Piracy in the Gulf of Guinea appears to be worse than ever, judging by recent headlines. But these accounts and the data they rely on must be approached with caution. Figures on piracy and armed robbery at sea are susceptible to under-reporting and problems of definition. Over-hasty responses could lead to narrow solutions that fail to solve the underlying causes of maritime insecurity.
A snapshot of piracy in the region shows a relatively consistent number of reported incidents. According to the International Maritime Bureau (IMB), attacks were documented in 15 Gulf of Guinea littoral states over the past three years.
The IMB’s Piracy Reporting Centre recorded 84 attempted and successful attacks in 2020, up from the 64 in 2019, but almost the same as 2018, at 82 incidents. Most assaults targeted the crew to kidnap them for ransom. The region is now the site of over 90% of the world’s reported kidnappings at sea.
Piracy data is often used as an indicator of general maritime security in the Gulf of Guinea, but unless its carefully interpreted, using it could lead to poor responses. Changing piracy trends could be the result of different levels of maritime awareness and capability among countries, which in turn affects the reporting of incidents.
Reports from the IMB, as well as other sources such as the Interregional Coordination Centre in Yaoundé, greatly influence public and policy discourse on the state of maritime security in West and Central Africa. Yet the extent of the threat is disputed and the numbers need to be carefully examined to avoid gaps and pitfalls.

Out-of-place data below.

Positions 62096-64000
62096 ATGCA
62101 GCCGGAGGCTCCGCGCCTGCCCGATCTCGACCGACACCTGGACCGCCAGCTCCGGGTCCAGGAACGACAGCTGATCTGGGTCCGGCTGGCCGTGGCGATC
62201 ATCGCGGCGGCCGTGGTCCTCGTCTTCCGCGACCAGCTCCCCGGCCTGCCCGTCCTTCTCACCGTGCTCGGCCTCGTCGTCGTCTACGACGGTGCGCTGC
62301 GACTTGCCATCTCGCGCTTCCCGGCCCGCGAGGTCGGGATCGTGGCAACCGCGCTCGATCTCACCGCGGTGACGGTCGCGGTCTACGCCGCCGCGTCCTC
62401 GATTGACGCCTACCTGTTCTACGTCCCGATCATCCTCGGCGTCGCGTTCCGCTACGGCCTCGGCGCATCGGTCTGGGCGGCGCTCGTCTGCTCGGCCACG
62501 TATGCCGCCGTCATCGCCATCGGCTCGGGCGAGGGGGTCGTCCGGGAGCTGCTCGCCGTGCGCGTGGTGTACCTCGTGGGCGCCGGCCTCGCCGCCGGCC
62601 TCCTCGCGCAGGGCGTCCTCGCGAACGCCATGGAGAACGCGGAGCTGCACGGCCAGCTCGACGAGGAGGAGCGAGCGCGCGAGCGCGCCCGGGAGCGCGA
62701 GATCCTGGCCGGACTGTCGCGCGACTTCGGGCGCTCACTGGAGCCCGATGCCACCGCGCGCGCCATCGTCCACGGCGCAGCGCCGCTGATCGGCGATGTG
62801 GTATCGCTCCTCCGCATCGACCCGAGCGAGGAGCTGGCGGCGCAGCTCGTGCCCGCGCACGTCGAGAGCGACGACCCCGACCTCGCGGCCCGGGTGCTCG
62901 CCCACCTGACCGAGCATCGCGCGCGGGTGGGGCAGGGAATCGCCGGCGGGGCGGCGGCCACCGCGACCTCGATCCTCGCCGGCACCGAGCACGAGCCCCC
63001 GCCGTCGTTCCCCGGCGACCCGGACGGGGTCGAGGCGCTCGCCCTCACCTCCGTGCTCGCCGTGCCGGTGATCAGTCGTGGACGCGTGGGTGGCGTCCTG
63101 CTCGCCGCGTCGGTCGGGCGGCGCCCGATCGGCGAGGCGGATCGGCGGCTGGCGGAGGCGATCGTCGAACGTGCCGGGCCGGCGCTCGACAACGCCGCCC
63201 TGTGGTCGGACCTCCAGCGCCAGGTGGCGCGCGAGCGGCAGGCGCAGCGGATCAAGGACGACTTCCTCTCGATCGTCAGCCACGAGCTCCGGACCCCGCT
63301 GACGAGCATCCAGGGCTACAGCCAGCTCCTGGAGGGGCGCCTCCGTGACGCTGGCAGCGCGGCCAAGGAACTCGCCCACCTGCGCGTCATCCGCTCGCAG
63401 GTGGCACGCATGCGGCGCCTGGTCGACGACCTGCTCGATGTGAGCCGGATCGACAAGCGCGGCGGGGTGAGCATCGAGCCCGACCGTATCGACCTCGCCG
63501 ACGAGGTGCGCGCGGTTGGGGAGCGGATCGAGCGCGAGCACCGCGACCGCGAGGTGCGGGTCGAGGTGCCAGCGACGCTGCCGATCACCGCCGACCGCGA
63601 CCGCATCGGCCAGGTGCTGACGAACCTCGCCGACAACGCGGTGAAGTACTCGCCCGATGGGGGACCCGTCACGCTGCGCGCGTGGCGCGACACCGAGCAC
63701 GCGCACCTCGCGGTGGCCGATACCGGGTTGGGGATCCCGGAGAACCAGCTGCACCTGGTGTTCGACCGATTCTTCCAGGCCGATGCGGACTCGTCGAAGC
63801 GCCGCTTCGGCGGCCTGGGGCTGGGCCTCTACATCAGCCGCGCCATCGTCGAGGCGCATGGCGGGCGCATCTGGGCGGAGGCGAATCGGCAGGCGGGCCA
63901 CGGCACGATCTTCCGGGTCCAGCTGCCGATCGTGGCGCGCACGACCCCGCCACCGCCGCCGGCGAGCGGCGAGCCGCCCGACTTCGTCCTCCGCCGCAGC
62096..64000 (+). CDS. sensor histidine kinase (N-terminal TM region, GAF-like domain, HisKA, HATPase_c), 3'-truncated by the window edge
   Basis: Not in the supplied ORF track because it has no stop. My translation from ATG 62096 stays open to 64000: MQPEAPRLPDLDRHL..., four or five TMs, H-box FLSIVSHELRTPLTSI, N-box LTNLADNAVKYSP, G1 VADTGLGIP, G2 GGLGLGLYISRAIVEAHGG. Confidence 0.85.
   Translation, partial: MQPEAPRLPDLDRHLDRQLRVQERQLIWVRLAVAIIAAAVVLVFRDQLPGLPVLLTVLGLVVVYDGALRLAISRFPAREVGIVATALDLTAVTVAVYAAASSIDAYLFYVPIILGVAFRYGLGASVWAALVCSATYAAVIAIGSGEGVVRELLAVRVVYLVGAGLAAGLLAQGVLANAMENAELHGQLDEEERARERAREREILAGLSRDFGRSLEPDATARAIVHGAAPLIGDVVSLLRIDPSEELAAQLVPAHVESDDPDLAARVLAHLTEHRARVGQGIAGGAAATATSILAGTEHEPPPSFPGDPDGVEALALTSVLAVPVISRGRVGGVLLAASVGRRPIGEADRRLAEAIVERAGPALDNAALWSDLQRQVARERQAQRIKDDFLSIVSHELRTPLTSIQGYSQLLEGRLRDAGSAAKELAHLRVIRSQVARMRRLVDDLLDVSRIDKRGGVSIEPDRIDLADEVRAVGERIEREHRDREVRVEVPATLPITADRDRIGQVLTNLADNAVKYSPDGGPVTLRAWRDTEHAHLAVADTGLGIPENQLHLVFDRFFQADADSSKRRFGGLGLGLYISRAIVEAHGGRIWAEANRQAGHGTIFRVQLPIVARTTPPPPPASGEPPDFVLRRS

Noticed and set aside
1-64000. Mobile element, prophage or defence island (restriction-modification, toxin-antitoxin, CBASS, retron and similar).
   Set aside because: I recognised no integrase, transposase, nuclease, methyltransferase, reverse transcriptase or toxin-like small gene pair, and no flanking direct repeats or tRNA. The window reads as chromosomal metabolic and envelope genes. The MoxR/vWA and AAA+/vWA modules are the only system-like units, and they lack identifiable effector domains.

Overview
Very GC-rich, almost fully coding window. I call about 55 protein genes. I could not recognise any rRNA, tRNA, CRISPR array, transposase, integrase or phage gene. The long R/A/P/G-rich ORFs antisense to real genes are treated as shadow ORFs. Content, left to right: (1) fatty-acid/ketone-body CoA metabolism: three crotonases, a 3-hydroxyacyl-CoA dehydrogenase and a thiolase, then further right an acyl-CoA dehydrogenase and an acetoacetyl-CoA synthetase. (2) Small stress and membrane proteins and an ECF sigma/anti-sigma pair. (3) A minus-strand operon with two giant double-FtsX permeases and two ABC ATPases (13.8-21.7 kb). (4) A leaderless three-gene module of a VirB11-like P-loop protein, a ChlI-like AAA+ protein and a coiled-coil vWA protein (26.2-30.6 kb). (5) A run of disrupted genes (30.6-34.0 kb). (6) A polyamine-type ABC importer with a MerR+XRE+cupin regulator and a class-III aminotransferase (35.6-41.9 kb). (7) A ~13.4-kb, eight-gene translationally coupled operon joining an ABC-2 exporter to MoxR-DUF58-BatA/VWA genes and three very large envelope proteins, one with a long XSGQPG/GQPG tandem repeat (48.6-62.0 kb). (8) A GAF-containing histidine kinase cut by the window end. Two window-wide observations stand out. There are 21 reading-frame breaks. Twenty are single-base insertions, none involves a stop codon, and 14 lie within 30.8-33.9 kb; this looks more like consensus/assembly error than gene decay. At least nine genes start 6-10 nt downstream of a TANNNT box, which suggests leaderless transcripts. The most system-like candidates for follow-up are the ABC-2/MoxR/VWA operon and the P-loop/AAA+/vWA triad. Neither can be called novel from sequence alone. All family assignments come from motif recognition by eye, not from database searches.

For instance, the Nigerian Navy reports 339 incidents of piracy in 2020. But according to the definition of the crime under international law, 214 out of these would not be considered ‘piracy’ but acts of armed robbery, as they took place in Nigerian territorial waters and not on the High Seas.
Incidents of armed robberies at sea are the responsibility of the coastal state if they occur fewer than 12 nautical miles from the coast. The location of attacks is therefore significant, both to interpreting the data and crafting responses.
Effective law enforcement far out at sea is beyond the capacity of most regional states. This means that any solution to the problem of piracy is a collective one requiring multinational support as envisioned in the Yaoundé Agreement of 2013.
While the numbers may vary, there is a trend of more sophisticated and violent attacks occurring on the High Seas. On 30 January the MV Rowayton Eagle was struck 200 nm from shore – and similar incidents further out to sea are not uncommon. It’s possible that ships on the High Seas are being targeted because coastal law enforcement by Gulf of Guinea states is becoming more effective.
Nevertheless, increased reports of piracy in the Gulf of Guinea have triggered comparisons with piracy off the coast of Somalia, and prompted a global debate on solutions. Shipping companies operating in the Gulf of Guinea are worried as no one seems able to provide them with security. The loudest voices are calling for a greater international naval presence or coalition, and advocating for more armed private security personnel.